Healthcare continues to be a major focus for AI research and investment, from detecting and diagnosing disease to formulating new hypotheses for potential causes and cures (or at least spotting correlations).
"Wearables" have already begun to change the way we track our health, but as well as helping to keep known conditions under control, tech can also help alert us to problems we might not have noticed.
For example, last week Stanford University released preliminary results of its Apple Heart Study, which studied participants using an Apple Watch and app to monitor their heart rate. Only 0.5% received "irregular pulse" alerts, but 34% of those were later found to have atrial fibrillation, a condition which often remains undiagnosed as it doesn't always cause noticeable symptoms.
Assessing the risk
Doctors already use known correlations to help predict their patients' health risks, so it is no surprise that AI is finding a role. I have previously written about how AI is well-suited to analysing large data sets; this ability means AI can generate a "polygenic risk score" based on a number of points across a person's genome. For example, patients with a top 2.5% risk score for coronary heart disease based on their DNA were found to have four times the average chance of developing coronary plaque.
These predictors enable doctors to take a patient's polygenic risk into account in the same way as other genetic and lifestyle indicators. However, the risks of indicative scores being taken as predictive certainties are worrying.
Statistics, not predictions
In part, this is because any hypothesis is only as good as the underlying data. Where a DNA database is made up primarily of, for example, white people of European ancestry, models based on that database will perform less well for other populations. Remote data gathering and distributed learning techniques may help to alleviate data bias to some degree, but there will always be a need for caution.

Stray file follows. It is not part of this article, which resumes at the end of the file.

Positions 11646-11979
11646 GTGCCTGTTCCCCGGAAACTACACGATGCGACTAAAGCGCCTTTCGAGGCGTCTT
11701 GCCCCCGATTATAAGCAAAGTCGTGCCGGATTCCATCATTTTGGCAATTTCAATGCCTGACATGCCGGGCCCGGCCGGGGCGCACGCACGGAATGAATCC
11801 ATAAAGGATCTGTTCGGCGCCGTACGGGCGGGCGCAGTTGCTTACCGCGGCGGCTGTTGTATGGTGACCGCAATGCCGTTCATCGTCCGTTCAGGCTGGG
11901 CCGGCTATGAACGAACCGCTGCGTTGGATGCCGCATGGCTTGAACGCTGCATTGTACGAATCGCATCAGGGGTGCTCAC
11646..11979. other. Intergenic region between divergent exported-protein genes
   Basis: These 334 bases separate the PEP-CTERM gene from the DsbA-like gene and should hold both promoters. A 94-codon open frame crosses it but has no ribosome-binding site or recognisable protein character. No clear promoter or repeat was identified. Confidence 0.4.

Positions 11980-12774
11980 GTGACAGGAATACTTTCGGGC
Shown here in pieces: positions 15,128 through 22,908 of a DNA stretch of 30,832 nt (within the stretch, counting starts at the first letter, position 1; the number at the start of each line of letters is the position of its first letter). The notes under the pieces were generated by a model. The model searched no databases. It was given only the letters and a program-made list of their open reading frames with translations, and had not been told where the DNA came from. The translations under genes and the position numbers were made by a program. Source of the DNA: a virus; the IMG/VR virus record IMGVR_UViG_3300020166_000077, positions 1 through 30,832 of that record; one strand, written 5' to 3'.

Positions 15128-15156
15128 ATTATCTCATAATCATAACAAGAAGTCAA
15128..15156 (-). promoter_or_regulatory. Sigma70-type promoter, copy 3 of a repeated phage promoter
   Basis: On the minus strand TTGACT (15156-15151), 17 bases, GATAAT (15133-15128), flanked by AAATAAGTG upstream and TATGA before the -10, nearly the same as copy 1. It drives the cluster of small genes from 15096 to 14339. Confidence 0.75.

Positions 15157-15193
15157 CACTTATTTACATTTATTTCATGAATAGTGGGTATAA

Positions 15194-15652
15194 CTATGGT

It may also be harmful to quantify risk in this way. The same tech that might prompt a user to seek medical help or make lifestyle changes could also promote unnecessary tests (a particular risk where healthcare is commoditised), create a false sense of security that discourages preventative action, or simply leave people unnecessarily concerned.
Schizophrenia, for example, is highly genetically influenced: if one identical twin develops schizophrenia, there is a 50% chance the other twin will too. Yet some experts feel it would be reckless to give apparently healthy people access to their genetic risk scores: while both twins have the same DNA and the same polygenic risk score, there is still a 50% chance that a schizophrenia prediction would be false.
"Virtual" studies like the Apple Heart Study offer a glimpse into how healthcare might one day look: practitioners and researchers can collect data continuously as patients go about their daily lives, spotting irregularities which might not have shown up within the usual ten-minute appointment - and follow-up medical consultations can even take place remotely - but while all this data opens up exciting opportunities, it is important that developers remain mindful of the individuals behind the statistics.
In the UK, five new government-funded technology centres will open in 2019, using AI to accelerate disease diagnosis with the aim of making the National Health Service more efficient.